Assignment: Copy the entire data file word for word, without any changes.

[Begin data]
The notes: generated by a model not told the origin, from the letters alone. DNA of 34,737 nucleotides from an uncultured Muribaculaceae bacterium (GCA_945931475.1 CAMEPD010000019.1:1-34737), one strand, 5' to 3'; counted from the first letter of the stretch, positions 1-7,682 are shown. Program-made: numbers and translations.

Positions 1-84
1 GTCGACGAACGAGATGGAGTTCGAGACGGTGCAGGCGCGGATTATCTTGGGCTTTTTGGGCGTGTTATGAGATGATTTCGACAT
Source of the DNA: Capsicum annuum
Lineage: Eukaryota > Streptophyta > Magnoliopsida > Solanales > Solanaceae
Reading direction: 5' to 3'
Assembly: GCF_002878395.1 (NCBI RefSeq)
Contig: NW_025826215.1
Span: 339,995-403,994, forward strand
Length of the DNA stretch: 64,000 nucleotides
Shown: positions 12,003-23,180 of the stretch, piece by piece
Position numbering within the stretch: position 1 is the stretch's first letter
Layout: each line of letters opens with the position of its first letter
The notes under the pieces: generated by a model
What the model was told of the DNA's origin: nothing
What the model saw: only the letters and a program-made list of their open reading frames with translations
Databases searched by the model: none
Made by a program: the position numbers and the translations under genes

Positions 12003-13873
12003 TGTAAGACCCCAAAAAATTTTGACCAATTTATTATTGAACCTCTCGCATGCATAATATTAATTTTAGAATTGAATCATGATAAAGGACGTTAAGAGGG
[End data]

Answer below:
The notes: generated by a model not told the origin, from the letters alone. DNA of 34,737 nucleotides from an uncultured Muribaculaceae bacterium (GCA_945931475.1 CAMEPD010000019.1:1-34737), one strand, 5' to 3'; counted from the first letter of the stretch, positions 1-7,682 are shown. Program-made: numbers and translations.

Positions 1-84
1 GTCGACGAACGAGATGGAGTTCGAGACGGTGCAGGCGCGGATTATCTTGGGCTTTTTGGGCGTGTTATGAGATGATTTCGACAT
Source of the DNA: Capsicum annuum
Lineage: Eukaryota > Streptophyta > Magnoliopsida > Solanales > Solanaceae
Reading direction: 5' to 3'
Assembly: GCF_002878395.1 (NCBI RefSeq)
Contig: NW_025826215.1
Span: 339,995-403,994, forward strand
Length of the DNA stretch: 64,000 nucleotides
Shown: positions 12,003-23,180 of the stretch, piece by piece
Position numbering within the stretch: position 1 is the stretch's first letter
Layout: each line of letters opens with the position of its first letter
The notes under the pieces: generated by a model
What the model was told of the DNA's origin: nothing
What the model saw: only the letters and a program-made list of their open reading frames with translations
Databases searched by the model: none
Made by a program: the position numbers and the translations under genes

Positions 12003-13873
12003 TGTAAGACCCCAAAAAATTTTGACCAATTTATTATTGAACCTCTCGCATGCATAATATTAATTTTAGAATTGAATCATGATAAAGGACGTTAAGAGGG